Getting tested for HIV is a smart thing to do. Yet many people refuse to get tested. They find the idea of getting tested so frightening they just don't want to do it, even though they will often continue to be stressed and worried about whether they're infected. Others think of testing as unnecessary because they believe, or want to believe, that HIV is something that won't touch them.
Many times when someone gets tested, they happily find out their concern about being infected was unfounded. Getting the assurance of that negative test result can provide an enormous relief. It can also increase the motivation to take actions to stay negative. For others, getting tested and learning they are HIV positive is the first important step towards staying healthy.
The U.S. Centers for Disease Control (CDC)
estimates there are about 1.1 million HIV-positive people in the United States. Of that number, the CDC estimates one in five (21 percent) are unaware of their HIV status. Often healthy in appearance and feeling well, they aren't receiving proper health care. Being unaware of their HIV status also makes it more likely they will unknowingly pass the HIV virus to others.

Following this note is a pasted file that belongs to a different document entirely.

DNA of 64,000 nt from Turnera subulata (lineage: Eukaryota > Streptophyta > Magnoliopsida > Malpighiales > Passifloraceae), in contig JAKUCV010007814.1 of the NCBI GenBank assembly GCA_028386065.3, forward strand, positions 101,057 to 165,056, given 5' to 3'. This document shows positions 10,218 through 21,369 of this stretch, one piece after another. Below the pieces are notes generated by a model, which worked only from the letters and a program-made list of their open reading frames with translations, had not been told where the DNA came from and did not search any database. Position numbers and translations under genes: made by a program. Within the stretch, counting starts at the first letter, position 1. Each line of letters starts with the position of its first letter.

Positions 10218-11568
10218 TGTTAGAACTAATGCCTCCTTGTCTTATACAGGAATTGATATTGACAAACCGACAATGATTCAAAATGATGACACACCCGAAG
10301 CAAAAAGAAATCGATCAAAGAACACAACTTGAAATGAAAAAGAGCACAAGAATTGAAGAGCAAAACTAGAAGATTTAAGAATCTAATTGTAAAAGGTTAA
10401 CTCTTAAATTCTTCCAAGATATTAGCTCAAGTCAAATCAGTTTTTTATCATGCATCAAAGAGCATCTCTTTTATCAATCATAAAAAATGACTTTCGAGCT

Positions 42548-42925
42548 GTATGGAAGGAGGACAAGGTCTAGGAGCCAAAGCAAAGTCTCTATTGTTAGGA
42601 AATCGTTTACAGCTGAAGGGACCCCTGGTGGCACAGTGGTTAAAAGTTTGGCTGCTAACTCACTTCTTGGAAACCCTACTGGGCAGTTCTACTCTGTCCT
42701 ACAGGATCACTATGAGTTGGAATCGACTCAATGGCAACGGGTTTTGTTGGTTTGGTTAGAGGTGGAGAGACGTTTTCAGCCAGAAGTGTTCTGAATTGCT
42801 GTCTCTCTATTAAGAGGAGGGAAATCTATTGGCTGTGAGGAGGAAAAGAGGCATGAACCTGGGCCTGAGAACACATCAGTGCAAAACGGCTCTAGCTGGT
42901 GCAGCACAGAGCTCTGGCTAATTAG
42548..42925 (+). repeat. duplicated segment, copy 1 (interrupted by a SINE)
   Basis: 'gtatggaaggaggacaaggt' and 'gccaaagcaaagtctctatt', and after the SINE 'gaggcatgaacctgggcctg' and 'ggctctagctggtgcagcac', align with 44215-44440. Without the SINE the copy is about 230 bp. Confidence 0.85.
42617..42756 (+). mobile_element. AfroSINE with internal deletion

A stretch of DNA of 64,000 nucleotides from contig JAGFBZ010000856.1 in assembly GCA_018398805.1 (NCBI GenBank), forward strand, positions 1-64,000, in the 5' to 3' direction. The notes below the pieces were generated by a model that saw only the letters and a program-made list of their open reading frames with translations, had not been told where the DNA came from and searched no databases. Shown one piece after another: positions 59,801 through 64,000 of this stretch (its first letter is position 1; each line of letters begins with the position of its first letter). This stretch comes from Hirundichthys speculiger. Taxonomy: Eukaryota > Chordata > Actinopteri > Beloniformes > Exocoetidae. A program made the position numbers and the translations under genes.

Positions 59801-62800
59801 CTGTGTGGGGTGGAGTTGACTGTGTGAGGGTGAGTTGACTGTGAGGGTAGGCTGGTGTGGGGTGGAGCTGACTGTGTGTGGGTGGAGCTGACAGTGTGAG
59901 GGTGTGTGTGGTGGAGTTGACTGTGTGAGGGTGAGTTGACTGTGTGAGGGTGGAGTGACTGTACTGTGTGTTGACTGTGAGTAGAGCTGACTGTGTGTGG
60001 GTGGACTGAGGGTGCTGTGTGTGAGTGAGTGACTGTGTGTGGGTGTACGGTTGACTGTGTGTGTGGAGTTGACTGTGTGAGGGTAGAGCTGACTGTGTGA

One of the most basic truths about HIV is that gender, age, race and economic status are irrelevant when it comes to vulnerability to HIV. Anyone can become infected. The HIV epidemic is going to be with us for a long time to come. At present there is no cure for HIV/AIDS, but there are medications that have proven to be very effective in keeping HIV-positive people alive longer and healthier.
Because knowing your accurate HIV status is essential to your good health, HIV testing is something everyone needs to know about.